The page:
“So, girl, put down your phone and pick up your pen. Take a piece of the dark and put it on a page. “– Laurie Uttich, from TO MY STUDENT WITH THE DIME-SIZED BRUISES ON THE BACK OF HER ARMS WHO’S STILL ON HER CELLPHONE
The wind is howling outside, You can hear the treetops respond,the window creak and if you look the world is in motion, swaying Humanity and our days change But nature is relatively constant Now, green and verdant Bursting past spring to a Northern California summer like it has for thousands of years before we settled here, along the river. The birds and the grass don’t know that we no longer congregate in groups we no longer sit together in halls or ball parks or concerts or theaters. We no longer wander museums, scratching our heads at modern art and we don’t ride the train or the subway or the metro anymore We haven’t gotten close enough to someone strange to sniff their hair or to observe the color of their eyes and how the rim around the light caramel brown is darker and how there are chips of color scattered on the iris The squirrels, the geese, the fish don’t know and they don’t hardly care even if they could put a name on it. But the wind still blows, pushing clouds across a wide western sky. The trees continue to lean and sway. The river water continues its rushing journey. They are older than us. Here before. Here after. How small our discomfort is when viewed against this backdrop. A backdrop of sky and stars clouds, wind, sun setting where it always has. How small we are. How big everything else. How big. It will endure.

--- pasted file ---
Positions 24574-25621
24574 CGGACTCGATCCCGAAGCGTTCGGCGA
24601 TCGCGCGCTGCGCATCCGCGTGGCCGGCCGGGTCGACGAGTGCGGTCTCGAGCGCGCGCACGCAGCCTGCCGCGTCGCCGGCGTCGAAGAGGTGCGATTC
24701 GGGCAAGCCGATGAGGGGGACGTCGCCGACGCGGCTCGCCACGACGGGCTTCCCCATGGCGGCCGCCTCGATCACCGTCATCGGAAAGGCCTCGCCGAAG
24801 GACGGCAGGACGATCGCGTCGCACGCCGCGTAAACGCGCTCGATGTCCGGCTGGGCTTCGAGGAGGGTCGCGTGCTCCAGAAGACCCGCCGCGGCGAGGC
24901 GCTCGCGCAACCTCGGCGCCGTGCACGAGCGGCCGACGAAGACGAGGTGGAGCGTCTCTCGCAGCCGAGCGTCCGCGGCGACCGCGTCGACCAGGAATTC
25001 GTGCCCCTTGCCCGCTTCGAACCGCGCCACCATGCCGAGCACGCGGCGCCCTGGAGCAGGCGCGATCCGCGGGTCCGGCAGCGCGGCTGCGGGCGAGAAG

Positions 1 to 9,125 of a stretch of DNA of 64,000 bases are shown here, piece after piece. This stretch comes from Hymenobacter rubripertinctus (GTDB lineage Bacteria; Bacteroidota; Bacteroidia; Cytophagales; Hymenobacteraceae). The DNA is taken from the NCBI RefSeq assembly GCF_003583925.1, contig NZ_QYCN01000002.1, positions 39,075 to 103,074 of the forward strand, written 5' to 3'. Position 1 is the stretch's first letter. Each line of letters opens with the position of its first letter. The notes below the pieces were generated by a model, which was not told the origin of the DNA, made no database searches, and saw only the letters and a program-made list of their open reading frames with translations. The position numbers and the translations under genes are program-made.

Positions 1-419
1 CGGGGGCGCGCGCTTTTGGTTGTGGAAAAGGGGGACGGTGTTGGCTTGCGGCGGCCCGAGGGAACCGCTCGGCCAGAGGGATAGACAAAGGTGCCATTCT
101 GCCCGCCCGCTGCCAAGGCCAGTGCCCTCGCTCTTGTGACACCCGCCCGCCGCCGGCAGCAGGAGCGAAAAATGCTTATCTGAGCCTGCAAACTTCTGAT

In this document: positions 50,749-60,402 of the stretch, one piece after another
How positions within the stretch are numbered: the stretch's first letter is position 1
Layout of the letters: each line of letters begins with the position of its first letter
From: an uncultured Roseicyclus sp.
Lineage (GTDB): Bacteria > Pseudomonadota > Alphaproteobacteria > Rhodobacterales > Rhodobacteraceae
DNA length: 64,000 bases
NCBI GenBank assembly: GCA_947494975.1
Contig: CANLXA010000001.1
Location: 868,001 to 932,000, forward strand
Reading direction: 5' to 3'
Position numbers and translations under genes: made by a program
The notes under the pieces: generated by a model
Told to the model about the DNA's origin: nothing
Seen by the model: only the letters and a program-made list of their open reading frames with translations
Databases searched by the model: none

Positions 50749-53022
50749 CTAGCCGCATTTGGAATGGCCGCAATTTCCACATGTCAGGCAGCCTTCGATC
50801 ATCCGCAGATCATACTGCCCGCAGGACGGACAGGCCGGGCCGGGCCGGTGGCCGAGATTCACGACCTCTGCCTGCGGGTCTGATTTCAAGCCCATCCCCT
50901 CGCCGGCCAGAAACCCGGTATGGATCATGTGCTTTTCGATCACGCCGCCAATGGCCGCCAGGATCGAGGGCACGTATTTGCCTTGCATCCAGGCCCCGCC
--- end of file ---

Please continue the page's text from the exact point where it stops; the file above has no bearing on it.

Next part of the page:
Yesterday the Russian Hockey team took a dive bomb and were pulled from the wreckage, still strapped in their seats, waiting to see God. Today, blue carpet and black chairs point towards oversized CNN Headlines: “TEACHING 9/11.” I’ve already scoped the room for brown people, identified two. Headgear? Male? Female? It’s a ritual now. Ten years ago, almost, waiting for United, a turbaned stranger triggered a facial tic. I wasn’t the only one looking. Today, the plane’s brakes screech and groan, scratch the runway, drown out my whispered prayers and chanted mantras to keep the tic from taking over. Today, when landing, we tip left to right, leaning sideways, seatbelts straining to keep us in our seats. We wait for God, murmur sighs and gasps of relief when God overlooks us, this time. There’s no need to teach Nine Eleven. We’ve already learned.
September 9, 2011